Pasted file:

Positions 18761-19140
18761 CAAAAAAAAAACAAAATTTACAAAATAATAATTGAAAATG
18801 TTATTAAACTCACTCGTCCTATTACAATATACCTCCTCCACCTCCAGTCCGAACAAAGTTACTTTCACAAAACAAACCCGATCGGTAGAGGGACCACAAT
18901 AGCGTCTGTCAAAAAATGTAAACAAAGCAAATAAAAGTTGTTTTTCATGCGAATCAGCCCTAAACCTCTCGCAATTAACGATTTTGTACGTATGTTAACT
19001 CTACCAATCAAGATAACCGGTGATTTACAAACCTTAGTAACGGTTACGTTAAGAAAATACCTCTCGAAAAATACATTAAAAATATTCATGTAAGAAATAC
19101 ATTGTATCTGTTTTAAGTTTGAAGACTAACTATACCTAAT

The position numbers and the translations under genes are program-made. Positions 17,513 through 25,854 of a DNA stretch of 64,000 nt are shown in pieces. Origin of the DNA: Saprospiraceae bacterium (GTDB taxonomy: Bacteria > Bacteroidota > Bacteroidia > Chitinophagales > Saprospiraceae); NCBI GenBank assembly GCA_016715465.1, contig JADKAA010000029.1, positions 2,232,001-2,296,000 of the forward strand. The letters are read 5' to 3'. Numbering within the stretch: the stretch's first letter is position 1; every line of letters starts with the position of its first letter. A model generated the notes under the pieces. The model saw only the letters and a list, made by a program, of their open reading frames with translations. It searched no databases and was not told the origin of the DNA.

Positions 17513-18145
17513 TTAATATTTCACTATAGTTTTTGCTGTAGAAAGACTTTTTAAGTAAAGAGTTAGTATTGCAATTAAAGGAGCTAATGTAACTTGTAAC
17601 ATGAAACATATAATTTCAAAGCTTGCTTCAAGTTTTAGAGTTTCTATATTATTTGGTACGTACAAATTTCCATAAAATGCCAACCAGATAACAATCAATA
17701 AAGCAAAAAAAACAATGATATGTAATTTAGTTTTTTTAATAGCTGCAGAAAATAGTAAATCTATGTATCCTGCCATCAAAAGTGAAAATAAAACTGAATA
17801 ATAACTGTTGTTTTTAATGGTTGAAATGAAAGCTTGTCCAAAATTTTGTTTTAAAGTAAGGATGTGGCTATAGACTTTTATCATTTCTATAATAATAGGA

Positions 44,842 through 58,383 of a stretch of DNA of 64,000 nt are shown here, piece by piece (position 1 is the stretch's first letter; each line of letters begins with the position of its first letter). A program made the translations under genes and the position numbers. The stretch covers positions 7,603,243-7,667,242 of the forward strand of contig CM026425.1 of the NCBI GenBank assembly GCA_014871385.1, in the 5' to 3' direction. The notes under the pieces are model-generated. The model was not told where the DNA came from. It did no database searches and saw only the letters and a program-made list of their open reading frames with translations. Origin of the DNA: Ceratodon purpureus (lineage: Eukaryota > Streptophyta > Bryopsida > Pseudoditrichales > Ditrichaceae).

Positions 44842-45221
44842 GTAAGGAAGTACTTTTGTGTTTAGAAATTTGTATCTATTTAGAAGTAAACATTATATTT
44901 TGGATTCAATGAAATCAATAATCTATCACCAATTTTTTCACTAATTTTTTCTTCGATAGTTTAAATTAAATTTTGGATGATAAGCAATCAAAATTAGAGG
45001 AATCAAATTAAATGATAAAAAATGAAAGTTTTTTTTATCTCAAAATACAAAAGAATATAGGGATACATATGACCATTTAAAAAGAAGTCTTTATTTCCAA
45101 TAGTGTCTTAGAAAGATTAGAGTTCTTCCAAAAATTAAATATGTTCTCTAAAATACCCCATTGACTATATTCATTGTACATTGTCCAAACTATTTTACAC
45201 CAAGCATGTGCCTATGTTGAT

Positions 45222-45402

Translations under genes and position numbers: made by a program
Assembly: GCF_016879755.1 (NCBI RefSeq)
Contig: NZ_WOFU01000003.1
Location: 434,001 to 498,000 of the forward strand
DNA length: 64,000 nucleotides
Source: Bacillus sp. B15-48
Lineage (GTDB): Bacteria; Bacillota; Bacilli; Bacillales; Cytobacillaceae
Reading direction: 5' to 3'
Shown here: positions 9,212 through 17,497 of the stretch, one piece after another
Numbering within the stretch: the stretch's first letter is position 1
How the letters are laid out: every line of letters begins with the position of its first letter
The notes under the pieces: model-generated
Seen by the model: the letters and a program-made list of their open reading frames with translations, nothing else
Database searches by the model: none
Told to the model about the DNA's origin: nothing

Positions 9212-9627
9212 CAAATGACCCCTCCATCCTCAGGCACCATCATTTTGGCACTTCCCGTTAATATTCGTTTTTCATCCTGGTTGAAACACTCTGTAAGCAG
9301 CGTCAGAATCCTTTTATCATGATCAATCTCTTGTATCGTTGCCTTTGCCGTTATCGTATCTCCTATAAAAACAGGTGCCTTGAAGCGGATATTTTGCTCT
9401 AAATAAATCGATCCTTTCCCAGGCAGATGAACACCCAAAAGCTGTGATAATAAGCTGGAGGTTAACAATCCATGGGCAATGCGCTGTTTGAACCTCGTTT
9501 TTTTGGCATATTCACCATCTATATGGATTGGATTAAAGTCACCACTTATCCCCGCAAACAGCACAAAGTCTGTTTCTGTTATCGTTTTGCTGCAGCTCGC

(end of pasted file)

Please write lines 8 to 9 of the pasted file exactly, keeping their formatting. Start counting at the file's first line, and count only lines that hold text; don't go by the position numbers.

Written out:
Positions 17513-18145
17513 TTAATATTTCACTATAGTTTTTGCTGTAGAAAGACTTTTTAAGTAAAGAGTTAGTATTGCAATTAAAGGAGCTAATGTAACTTGTAAC